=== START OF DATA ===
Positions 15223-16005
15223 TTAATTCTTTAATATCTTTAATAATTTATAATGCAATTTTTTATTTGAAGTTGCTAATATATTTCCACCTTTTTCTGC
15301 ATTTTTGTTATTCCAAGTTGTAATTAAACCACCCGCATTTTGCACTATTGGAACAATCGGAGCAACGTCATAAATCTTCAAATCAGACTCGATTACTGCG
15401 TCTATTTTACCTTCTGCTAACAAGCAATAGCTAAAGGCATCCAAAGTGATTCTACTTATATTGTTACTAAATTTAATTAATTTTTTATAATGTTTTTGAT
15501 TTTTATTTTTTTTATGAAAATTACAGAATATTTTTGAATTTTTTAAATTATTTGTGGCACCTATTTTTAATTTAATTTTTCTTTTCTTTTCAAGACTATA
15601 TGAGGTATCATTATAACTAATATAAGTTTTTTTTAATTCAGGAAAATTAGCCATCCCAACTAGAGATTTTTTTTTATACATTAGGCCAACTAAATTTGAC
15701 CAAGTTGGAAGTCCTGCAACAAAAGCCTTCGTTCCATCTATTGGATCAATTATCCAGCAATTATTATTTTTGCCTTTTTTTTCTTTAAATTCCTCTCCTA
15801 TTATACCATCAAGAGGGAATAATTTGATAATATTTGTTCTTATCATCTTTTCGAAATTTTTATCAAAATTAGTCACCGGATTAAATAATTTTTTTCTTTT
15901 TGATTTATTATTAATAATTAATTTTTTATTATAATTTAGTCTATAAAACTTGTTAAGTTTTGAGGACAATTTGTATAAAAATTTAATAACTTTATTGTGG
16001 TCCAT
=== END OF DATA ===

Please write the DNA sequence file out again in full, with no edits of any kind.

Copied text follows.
Positions 15223-16005
15223 TTAATTCTTTAATATCTTTAATAATTTATAATGCAATTTTTTATTTGAAGTTGCTAATATATTTCCACCTTTTTCTGC
15301 ATTTTTGTTATTCCAAGTTGTAATTAAACCACCCGCATTTTGCACTATTGGAACAATCGGAGCAACGTCATAAATCTTCAAATCAGACTCGATTACTGCG
15401 TCTATTTTACCTTCTGCTAACAAGCAATAGCTAAAGGCATCCAAAGTGATTCTACTTATATTGTTACTAAATTTAATTAATTTTTTATAATGTTTTTGAT
15501 TTTTATTTTTTTTATGAAAATTACAGAATATTTTTGAATTTTTTAAATTATTTGTGGCACCTATTTTTAATTTAATTTTTCTTTTCTTTTCAAGACTATA
15601 TGAGGTATCATTATAACTAATATAAGTTTTTTTTAATTCAGGAAAATTAGCCATCCCAACTAGAGATTTTTTTTTATACATTAGGCCAACTAAATTTGAC
15701 CAAGTTGGAAGTCCTGCAACAAAAGCCTTCGTTCCATCTATTGGATCAATTATCCAGCAATTATTATTTTTGCCTTTTTTTTCTTTAAATTCCTCTCCTA
15801 TTATACCATCAAGAGGGAATAATTTGATAATATTTGTTCTTATCATCTTTTCGAAATTTTTATCAAAATTAGTCACCGGATTAAATAATTTTTTTCTTTT
15901 TGATTTATTATTAATAATTAATTTTTTATTATAATTTAGTCTATAAAACTTGTTAAGTTTTGAGGACAATTTGTATAAAAATTTAATAACTTTATTGTGG
16001 TCCAT